Photolysis: Evidently, the complete similarity between chromatograms of standard and photolysis sample indicates that light has no effect on HBB stability.
Degradation behavior and characterization of degradation product(s) according to mass spectrum scanning
In total, four major degradation products were detected by MS measurements on decomposition of the drug under various stress conditions (Table 1). The degradation behavior of the drug in individual stress conditions is discussed below according to mass spectrum scanning, (Figure 4 data included as supplementary). Types of formed degradates in each stress degradation condition discussed collectively in Table 2.
Base hydrolysis: The drug degraded to great extent within 12 hours on heating at 80°C in 0.1N NaOH, forming mainly degradate I (212 m/z) and to less extent degradate II (142 m/z). This indicates the cleavage of ester bond between tropic acid and N butyle oxy tropine base.
The drug degraded completely upon hydrolysis of HBB after reflux with 5 N NaOH for 3 hours at 80°C but forming different degradetes mainly degradate I (212 m/z) and to moderate extent degradate III (268 m/z). This indicates the cleavage of ester bond between tropic acid and N butyle oxy tropine base and also formation of dimer of tropine base through formation of ether bond.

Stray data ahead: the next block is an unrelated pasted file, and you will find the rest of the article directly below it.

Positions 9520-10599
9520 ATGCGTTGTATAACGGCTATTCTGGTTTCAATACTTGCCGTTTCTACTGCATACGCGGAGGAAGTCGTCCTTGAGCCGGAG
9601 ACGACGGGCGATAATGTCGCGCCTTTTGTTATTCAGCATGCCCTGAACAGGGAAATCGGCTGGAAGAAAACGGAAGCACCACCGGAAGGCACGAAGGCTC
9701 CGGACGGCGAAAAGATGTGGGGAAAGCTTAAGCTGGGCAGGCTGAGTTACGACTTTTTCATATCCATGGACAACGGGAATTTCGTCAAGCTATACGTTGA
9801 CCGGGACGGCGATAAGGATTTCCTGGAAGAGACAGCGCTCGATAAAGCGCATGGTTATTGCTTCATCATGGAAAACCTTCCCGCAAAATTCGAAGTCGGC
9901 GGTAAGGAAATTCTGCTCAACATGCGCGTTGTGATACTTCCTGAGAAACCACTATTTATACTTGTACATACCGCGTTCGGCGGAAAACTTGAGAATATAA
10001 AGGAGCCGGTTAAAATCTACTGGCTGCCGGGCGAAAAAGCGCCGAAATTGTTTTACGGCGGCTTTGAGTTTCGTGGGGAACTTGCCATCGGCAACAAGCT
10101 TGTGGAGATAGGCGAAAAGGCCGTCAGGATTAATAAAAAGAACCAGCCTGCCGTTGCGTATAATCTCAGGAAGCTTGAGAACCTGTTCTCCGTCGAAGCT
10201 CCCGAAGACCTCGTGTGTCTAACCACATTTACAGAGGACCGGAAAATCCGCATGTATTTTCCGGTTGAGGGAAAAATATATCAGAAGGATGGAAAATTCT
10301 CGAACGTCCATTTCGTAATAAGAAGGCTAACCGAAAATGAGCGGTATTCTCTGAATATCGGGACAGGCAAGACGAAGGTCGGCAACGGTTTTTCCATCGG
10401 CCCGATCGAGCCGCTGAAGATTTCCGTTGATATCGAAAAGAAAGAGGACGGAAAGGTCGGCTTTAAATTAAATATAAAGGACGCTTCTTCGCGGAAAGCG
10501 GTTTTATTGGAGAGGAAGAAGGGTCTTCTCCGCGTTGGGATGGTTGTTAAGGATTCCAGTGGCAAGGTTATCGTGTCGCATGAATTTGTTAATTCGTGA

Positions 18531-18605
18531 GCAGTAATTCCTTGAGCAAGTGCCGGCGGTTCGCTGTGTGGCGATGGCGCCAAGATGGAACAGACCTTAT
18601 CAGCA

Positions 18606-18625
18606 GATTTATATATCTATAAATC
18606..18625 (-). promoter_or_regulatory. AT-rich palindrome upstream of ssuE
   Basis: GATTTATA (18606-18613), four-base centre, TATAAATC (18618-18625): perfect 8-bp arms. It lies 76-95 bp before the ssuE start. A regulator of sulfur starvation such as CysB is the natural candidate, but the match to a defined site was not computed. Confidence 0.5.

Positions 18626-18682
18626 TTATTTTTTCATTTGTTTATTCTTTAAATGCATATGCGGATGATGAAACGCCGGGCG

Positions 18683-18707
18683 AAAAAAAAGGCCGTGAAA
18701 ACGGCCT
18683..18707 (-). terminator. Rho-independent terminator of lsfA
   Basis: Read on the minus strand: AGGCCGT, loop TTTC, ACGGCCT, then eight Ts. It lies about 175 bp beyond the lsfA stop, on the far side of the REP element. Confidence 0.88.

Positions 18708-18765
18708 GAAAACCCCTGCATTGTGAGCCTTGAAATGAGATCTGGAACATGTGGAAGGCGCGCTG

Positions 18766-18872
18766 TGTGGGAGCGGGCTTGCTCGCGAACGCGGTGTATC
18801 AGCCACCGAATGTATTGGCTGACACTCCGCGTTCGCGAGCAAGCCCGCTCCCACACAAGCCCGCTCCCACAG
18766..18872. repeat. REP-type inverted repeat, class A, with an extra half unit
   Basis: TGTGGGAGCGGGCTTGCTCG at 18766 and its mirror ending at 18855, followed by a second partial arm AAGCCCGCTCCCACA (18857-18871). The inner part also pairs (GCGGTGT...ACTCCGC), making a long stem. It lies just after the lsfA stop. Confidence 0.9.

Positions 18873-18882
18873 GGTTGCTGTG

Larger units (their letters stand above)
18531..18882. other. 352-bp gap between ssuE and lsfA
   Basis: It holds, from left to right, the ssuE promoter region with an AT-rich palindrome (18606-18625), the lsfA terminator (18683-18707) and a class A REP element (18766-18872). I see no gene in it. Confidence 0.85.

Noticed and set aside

Acid Hydrolysis: The drug was stable with 12 hours on heating at 80°C in 0.1 N HCl. This indicates that HBB resist acid hydrolysis and remain stable in the acidic juice of stomach so the drug is valid for oral route of administration.
Different results obtained upon reflux with 5 N HCl for 3 hours at 80°C as the drug degradated by 35% to form mainly degradate II (142 m/z). This indicates the cleavage of ester bond and formation of tropine base.
Oxidation by H2O2: The drug was relatively stable to 3% hydrogen peroxide at room temperature for 12 hours and about 10% degradation was observed with formation of two unidentified new degradate of (206.2 and 153.3 m/z). However, 28% decomposition occurred in 30% hydrogen peroxide, resulting in formation of mainly degradate IV of (130.4 m/z).
Photolysis: The LC profiles of light exposed drug samples in methyl alcohol were similar to that in the dark, indicating that light had no particular influence on the drug in solution.
It was possible in this study to develop a stability-indicating LC-MS method for HBB with identification of degradation products of HBB by subjecting the drug to ICH recommended stress conditions. The drug got well separated from degradation products by HPLC and the degradates were identified from each other in mass spectra of LC-MS.
The method is proved to be simple, specific, stability indicating and valid for the routine analysis of HBB in bulk drug form or in pharmaceutical formulations.
The authors wish to thank Dr. Ahmed Hassan the manager of LC-MS unit in genuine research center (GRC) for his co-operation in carrying out this work.